Merry Christmas! I hope that this season is one of peace and joy for all. Christmas is a season - it only begins on December 25. The Twelve days of Christmas, of carol fame, begins - not ends - on Christmas day. Indeed, the twelve days ends on the feast of the Epiphany, we we remember three events in which Christ is revealed to the world (the arrival of the Magi, the Baptism of Christ, and the first miracle at the wedding at Cana). Different cultures have different endings of the season culturally, for example marks is through February 2 (the feast of the Presentation), while others end with the official end of the liturgical season on the Baptism of the Lord, this year January 9. There is something profoundly human (and humane) about this. We prepare for Christmas with another season, Advent, to prepare our hearts to celebrate His birth, but also for His glorious return in the Second Coming. In the Church, we need that time to prepare. While not as intense as Lent, it is a season in the Catholic and Orthodox churches marked by prayer and penance (and even fasting by some). But after such preparations, we also need to to celebrate, and do so for more than one day! Why all this preparation and celebration? Because Christmas is so much more than celebrate a birthday, thought true it is that in part. The Church recalls that Christ was born, but also that He will come again, and when better than when we celebrate His first birth. For a deeper understanding of the meaning of His birth, we need look no further that to some of the carols that we sing during this season. Hark the Herald Angels Sing tells us "God and sinners reconciled”. Silent Night proclaims “the dawn of redeeming grace.” The First Noel reminds us that with His [Christ’s] blood mankind hath bought.” Indeed every Christmas hymn (the religious ones, anyway) tell us the story of the Birth and the reason behind it. Clearly, this is no mere child, but is a Divine Being with a heavenly purpose. Being the Second Person of the Holy Trinity (the persons of the the Father, the Son, and Holy Spirit in the one Being of God), Jesus took flesh (the Incarnation) in the womb of Mary, and He was born in a humble stable. While some might quibble about the date, the fact is that He was born, and we celebrate that fact. God became Man, became one of us, so that He would lead us to Himself. He was born that He might offer His life to the Father to redeem us. This is the core of the Christian faith, which begins with Christ’s Incarnation and Birth. He came to die on the Cross to bring the Father’s grace and loving presence to us. With that noble purpose, we need much more than one day. So sing long and well those glorious songs of Christmas and share the joy of our salvation with all.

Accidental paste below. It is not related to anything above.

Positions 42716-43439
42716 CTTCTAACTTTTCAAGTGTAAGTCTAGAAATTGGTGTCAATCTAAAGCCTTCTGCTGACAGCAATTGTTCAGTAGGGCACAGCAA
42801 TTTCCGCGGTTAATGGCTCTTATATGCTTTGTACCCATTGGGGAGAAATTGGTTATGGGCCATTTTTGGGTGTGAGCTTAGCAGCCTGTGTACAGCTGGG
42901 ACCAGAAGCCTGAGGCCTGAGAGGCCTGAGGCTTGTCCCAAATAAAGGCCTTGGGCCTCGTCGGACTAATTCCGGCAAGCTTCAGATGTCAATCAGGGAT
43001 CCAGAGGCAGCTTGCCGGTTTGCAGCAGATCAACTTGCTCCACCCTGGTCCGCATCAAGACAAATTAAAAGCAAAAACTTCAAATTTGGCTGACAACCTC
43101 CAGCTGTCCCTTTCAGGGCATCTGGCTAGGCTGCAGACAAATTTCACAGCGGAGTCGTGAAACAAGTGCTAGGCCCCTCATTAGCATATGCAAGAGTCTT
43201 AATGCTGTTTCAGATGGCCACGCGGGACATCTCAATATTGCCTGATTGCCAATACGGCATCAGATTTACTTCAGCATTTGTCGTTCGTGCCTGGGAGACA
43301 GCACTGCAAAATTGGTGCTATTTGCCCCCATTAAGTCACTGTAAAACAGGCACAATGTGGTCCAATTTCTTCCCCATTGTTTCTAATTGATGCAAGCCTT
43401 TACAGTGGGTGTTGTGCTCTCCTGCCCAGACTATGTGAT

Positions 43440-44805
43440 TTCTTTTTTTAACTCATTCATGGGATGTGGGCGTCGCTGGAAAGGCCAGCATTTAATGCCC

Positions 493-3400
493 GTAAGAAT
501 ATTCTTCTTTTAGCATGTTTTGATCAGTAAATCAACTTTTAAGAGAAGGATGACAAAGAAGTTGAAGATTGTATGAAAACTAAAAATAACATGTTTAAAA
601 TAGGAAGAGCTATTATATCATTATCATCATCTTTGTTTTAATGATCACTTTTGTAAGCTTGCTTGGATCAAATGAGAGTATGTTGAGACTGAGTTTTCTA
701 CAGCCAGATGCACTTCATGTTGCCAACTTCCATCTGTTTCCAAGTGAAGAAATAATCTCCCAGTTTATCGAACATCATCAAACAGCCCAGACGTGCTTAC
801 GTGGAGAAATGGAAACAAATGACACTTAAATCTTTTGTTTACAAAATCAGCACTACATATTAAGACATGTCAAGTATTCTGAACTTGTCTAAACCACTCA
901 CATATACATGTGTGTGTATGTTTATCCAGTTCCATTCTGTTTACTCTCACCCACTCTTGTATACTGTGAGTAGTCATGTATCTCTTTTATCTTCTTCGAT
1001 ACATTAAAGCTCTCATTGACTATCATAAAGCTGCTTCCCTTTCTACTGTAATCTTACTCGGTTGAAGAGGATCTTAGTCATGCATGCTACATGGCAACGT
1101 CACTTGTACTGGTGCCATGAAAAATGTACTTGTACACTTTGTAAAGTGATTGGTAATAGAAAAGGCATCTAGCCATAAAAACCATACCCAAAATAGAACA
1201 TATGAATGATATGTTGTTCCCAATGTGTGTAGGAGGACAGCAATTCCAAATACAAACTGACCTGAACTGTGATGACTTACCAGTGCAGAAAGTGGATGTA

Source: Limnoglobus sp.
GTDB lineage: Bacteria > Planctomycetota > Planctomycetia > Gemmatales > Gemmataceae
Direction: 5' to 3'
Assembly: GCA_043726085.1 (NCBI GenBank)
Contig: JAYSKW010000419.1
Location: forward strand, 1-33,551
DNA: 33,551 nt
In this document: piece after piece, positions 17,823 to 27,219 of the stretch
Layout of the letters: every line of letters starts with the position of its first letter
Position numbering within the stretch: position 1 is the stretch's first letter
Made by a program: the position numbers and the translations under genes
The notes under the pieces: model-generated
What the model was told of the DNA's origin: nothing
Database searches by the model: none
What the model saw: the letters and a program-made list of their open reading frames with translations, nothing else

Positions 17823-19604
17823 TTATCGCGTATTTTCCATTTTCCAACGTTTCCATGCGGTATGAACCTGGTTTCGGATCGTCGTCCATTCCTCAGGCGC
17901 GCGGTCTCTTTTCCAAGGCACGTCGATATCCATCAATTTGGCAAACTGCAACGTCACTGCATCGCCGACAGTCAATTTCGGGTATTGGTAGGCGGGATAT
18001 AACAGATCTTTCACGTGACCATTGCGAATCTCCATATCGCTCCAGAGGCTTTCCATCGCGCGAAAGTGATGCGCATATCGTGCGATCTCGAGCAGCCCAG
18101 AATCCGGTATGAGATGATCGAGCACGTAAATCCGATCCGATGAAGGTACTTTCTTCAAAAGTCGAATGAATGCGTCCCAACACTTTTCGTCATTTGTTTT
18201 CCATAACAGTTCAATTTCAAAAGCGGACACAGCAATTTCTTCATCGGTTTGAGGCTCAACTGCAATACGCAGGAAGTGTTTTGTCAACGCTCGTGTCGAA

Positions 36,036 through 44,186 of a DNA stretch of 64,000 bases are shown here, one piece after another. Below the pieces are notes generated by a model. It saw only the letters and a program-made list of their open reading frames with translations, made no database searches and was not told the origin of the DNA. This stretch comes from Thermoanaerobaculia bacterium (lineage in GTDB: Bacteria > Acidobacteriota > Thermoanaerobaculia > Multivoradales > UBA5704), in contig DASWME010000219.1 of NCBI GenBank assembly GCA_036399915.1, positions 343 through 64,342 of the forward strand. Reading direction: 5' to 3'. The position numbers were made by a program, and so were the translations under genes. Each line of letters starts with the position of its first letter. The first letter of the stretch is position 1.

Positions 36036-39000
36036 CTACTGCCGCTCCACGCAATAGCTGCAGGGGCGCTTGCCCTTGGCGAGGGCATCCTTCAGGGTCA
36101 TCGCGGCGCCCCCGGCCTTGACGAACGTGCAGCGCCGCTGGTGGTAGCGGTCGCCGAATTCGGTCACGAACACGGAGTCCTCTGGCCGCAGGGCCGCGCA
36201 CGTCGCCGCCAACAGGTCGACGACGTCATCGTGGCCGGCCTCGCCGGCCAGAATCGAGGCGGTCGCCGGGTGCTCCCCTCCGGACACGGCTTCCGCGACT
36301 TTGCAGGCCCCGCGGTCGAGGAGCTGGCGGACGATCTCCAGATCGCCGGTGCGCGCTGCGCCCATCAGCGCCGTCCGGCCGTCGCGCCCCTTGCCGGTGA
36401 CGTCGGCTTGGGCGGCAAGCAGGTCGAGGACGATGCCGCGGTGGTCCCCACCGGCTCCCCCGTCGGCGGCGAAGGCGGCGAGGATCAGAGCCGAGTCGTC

Sunday, October 30, 2016
On Wednesday, we commemorate All Souls' Day, remembering all who have died. It would be most appropriate to visit a cemetery if possible, to offer a prayer for our dearly departed, and to pray for them. We do not have certainty of their current state - heaven united with God, condemnation because of their rejection of Him, or in the state of purification (Purgatory) where they are purged from the attachments to sin, having been forgive of them already. Because of this, this day offers us the reminder to pray for them.
But these days are also a gentle reminder to us to remember and prepare for our own death. As an epitaph on a grave stone puts it, "Remember me as you pass by, As you are now, so once was I, As I am now, so you must be, Prepare for death and follow me." Put more succinctly: Remember death - Momento mori.